VERMILION DAM LODGE— The splash of musky lures on the water could be heard all across the west end of Lake Vermilion last Friday as 40 young people from around the state of Minnesota took part in …
VERMILION DAM LODGE— The splash of musky lures on the water could be heard all across the west end of Lake Vermilion last Friday as 40 young people from around the state of Minnesota took part in the annual state high school musky tournament.
I know… you’re probably wondering why musky fishing wasn’t a spring sport when you were in school. It’s a question Mike Riha gets all the time. For the past four years he’s been the organizer of this annual event, which just wrapped up its ninth year.
The event is organized by Muskies, Inc., a non-profit dedicated, in part, to educating young people about musky fishing and maintaining the resource. The Twin Cities-based Hugh C. Becker Foundation provides most of the funding for the event, which has been held at Vermilion Dam Lodge for the past four years. Becker was an avid musky fisherman and a founding member of the Twin Cities Muskies, Inc. chapter, one of 11 chapters in the state.
Each of those chapters can send up to two teams of local students to take part in the state tournament.
For the students taking part, the road to state tournament competition varies. Some chapters have just enough interest to send their allotted two teams, while other chapters attract lots of students. In those cases, local tournaments are typically held to determine who gets to compete at state. This year, a total of 104 students competed to go to state, with 40 qualifying for the event.
At the competition, the young anglers head out at the crack of dawn for eight hours of fishing. The young anglers are typically accompanied by a parent or an adult, who serves as a boat driver, not a guide. Generally, the team with the most inches of musky (over 30 inches) is the winner, and if not enough muskies are caught, northern pike can also put you on the scoreboard.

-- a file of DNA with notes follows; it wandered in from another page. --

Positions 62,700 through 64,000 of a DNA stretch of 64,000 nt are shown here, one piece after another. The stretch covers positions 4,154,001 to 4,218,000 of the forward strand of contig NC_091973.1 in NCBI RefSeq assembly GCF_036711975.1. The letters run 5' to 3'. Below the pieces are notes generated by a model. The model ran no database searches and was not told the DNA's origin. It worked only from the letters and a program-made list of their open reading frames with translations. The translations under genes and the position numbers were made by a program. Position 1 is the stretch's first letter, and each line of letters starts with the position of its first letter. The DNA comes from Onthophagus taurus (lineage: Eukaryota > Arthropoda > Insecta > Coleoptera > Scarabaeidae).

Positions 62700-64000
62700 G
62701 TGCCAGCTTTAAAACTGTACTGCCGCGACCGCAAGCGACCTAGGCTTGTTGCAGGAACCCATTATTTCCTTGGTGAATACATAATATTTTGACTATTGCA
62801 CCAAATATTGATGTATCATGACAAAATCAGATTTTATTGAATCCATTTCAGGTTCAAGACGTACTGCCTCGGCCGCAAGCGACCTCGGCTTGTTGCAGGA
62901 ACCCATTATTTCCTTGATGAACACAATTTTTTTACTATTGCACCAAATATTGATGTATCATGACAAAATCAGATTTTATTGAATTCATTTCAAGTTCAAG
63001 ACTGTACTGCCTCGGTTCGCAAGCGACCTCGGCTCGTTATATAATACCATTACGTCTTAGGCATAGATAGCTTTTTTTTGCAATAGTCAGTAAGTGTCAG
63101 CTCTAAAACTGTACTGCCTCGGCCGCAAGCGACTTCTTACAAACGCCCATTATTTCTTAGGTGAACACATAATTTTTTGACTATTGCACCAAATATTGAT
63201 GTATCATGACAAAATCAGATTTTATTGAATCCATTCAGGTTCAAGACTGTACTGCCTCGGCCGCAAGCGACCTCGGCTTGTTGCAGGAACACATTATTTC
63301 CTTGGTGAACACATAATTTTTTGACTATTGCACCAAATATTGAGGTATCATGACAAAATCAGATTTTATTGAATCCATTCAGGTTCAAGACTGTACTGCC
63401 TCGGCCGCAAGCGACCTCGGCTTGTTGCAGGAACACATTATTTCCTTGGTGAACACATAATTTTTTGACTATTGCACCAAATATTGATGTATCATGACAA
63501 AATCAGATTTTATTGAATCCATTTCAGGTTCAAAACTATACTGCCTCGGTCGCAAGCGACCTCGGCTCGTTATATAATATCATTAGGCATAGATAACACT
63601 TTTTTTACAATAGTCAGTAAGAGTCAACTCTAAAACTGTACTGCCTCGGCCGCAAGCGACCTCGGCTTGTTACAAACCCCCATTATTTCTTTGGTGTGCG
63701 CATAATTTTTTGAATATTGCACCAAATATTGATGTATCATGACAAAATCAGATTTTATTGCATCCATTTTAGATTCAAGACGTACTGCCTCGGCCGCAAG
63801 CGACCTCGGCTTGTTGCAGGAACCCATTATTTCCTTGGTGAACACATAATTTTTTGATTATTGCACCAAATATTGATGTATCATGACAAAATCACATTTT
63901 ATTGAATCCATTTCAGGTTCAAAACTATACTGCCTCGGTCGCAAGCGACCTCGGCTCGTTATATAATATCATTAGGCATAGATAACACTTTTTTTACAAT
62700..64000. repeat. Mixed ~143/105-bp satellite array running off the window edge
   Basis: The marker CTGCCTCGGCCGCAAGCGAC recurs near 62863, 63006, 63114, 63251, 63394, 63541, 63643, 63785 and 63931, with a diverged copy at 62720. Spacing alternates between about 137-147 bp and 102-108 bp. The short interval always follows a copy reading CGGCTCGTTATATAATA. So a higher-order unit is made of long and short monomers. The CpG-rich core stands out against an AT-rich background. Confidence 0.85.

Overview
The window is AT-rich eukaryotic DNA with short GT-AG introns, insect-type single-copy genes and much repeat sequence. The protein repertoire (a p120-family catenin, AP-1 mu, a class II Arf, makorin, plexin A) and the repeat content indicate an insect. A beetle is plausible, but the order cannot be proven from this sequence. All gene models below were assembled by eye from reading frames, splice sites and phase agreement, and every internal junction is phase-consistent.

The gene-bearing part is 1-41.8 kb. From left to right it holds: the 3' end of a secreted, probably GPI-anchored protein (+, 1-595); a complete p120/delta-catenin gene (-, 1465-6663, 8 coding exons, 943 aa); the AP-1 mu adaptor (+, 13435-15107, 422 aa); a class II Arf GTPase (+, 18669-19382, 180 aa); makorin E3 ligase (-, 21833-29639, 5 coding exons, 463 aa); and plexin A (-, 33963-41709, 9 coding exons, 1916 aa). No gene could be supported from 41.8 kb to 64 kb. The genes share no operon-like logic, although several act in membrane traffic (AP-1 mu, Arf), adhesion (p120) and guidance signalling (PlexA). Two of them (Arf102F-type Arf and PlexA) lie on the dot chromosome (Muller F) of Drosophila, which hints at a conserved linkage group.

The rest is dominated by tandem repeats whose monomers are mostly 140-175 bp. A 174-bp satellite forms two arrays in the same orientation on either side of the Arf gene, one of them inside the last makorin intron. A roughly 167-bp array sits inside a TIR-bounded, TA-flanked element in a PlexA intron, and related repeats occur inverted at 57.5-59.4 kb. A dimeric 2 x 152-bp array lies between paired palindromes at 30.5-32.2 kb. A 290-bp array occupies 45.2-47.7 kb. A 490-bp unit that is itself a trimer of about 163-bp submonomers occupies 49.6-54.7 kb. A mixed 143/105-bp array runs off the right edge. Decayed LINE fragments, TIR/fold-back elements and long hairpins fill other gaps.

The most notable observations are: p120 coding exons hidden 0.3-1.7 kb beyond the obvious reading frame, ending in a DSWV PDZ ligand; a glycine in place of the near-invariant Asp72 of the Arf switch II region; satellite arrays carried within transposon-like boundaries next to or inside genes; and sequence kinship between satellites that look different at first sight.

Many of the kids know their stuff when it comes to landing one of the state’s most challenging game fish. First place in this year’s tournament went to a two-student team from Lakeville, who landed a 46-1/2-inch and a 42-inch musky to win the trophy plaque and a new muskie rod.
For Riha, organizing the tournament is a labor of love. He’s an avid musky angler himself and as a retired high school math teacher from Coon Rapids, he’s long been focused on helping kids learn. He’s an active member of his local Muskies, Inc. chapter, but the time he devotes to the tournament is a purely volunteer gig. “One of our guiding principles is to help kids get into musky fishing,” said Riha. “Many of the kids over the years have been novices. They come to the competition and get all pumped up over musky fishing.”
As a former teacher, Riha also recognizes that the competition provides a wholesome activity for students who may not otherwise participate in extracurriculars. It fills a niche for some kids who are not athletes or in the fine arts, and have never participated in extracurriculars.
And thanks to such efforts, the splash of musky lures will likely continue to ripple across Minnesota lakes for generations to come.